Treatment. The main components of the treatment of acute alcoholic hepatitis, in addition to eliminating alcohol, include a regimen and a balanced diet, the elimination of hepatotoxic drugs, the correction of metabolic disorders, and the prevention of hepatic encephalopathy and hepato-renal syndrome. Taking into account the pathogenesis of the disease, effects on the hyperimmune response, cytokine level and oxidative stress are foreseen.

Correction of hyperimmune response: glucocorticosteroids are the drugs of choice, and their use is advisable at Maddrey coefficient values ​​in patients with acute alcoholic hepatitis more than 32 in the absence of gastrointestinal bleeding and infectious complications. The criterion for the effectiveness of treatment is the dynamics of reducing the level of bilirubin by 25-50% or more after the first week of therapy, which avoids undesirable complications and changes the treatment regimen with its ineffectiveness. Prednisolone is recommended to be used in the minimum effective individual dose (40-60 mg daily for 30 days or more). If on the 7th day the level of bilirubin does not decrease, you should stop taking glucocorticosteroids and add pentoxifylline (1200 mg / day) to treatment.

Anticytokine therapy (with a significant increase in the content of cytokines, especially TNF-a). It is recommended to administer pentoxifylline (400 mg 3 times a day), which, being a non-selective phosphodiesterase inhibitor, inhibits cytokine synthesis, increasing the intracellular content of cAMP, reduces the activity of neutrophils, and inhibits the proliferation of monocytes and lymphocytes.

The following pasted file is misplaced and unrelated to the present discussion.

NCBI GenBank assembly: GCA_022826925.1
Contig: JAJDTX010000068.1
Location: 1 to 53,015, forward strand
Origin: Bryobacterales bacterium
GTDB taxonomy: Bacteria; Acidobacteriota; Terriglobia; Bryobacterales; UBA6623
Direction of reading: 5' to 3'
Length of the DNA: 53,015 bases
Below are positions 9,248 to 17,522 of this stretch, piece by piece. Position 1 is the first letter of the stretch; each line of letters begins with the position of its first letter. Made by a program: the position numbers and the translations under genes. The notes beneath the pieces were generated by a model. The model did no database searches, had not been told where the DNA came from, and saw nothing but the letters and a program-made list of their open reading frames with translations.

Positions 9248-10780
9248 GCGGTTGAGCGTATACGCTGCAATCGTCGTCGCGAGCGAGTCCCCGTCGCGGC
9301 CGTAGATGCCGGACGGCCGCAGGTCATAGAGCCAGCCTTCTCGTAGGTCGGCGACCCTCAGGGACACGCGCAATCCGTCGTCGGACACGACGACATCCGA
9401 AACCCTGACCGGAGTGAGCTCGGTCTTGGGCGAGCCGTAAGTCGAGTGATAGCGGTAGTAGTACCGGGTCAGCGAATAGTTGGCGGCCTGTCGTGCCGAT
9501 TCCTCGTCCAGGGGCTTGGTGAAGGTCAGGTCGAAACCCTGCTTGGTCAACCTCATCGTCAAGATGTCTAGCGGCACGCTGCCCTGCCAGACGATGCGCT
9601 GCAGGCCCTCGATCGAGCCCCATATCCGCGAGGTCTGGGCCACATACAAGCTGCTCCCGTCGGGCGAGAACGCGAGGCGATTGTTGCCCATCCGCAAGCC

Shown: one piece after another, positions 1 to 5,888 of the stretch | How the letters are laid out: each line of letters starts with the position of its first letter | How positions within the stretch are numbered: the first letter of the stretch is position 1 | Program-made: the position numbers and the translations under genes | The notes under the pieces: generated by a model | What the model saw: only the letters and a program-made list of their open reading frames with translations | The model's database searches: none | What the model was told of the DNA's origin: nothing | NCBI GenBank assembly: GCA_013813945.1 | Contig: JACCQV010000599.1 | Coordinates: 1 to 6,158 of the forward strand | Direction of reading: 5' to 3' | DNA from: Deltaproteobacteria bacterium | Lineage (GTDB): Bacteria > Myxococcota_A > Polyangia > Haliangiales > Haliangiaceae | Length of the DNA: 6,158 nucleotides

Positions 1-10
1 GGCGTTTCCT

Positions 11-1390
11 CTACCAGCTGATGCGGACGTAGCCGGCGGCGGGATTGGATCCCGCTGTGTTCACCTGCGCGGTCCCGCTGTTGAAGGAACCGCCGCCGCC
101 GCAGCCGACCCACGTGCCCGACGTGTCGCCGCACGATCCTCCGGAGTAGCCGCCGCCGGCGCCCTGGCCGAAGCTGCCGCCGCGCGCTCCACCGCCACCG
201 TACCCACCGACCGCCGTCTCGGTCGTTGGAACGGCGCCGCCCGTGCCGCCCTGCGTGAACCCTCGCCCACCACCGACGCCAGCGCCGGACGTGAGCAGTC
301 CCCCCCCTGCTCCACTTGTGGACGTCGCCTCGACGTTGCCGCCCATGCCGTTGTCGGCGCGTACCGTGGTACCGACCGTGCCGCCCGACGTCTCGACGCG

Oxidative stress therapy: Ursodeoxycholic and lipoic acids, essential phospholipids, ademetionine and other hepatoprotectors are used. In addition to these agents, the artichoke juice extract has a powerful antioxidant effect, which is used in the form of the drug “Hofitol”.

Forecast. Acute alcoholic hepatitis has a variable but serious prognosis, which depends on the degree of hepatitis activity and the presence of background cirrhosis of the liver. Mortality ranges from 10 to 30%. Prognostically unfavorable symptoms associated with high mortality are encephalopathy, renal failure, and prolongation of the prothrombin time by more than 50% of the control figures. The prognosis is much better with the latent form of acute alcoholic hepatitis. A poor long-term prognosis of acute alcoholic hepatitis is associated with its frequent transition to cirrhosis. According to a large number of authors, in 38% of patients, the transition of hepatitis to cirrhosis was observed for 5 years or less; 52% had an outcome in chronic hepatitis and liver fibrosis, and only 10% of patients had alcohol hepatitis completely resolved.

In terms of the survival of patients with acute alcoholic hepatitis, the prognosis for the development of severe complications, in particular the hepato-renal syndrome (renal failure associated with severe liver damage), is important. Recovery is possible only in case of cessation of alcohol use, but in some cases withdrawal does not guarantee against the development of cirrhosis. In the case of the outcome of alcoholic hepatitis in progressive liver fibrosis, portal hypertension and ascites develop early.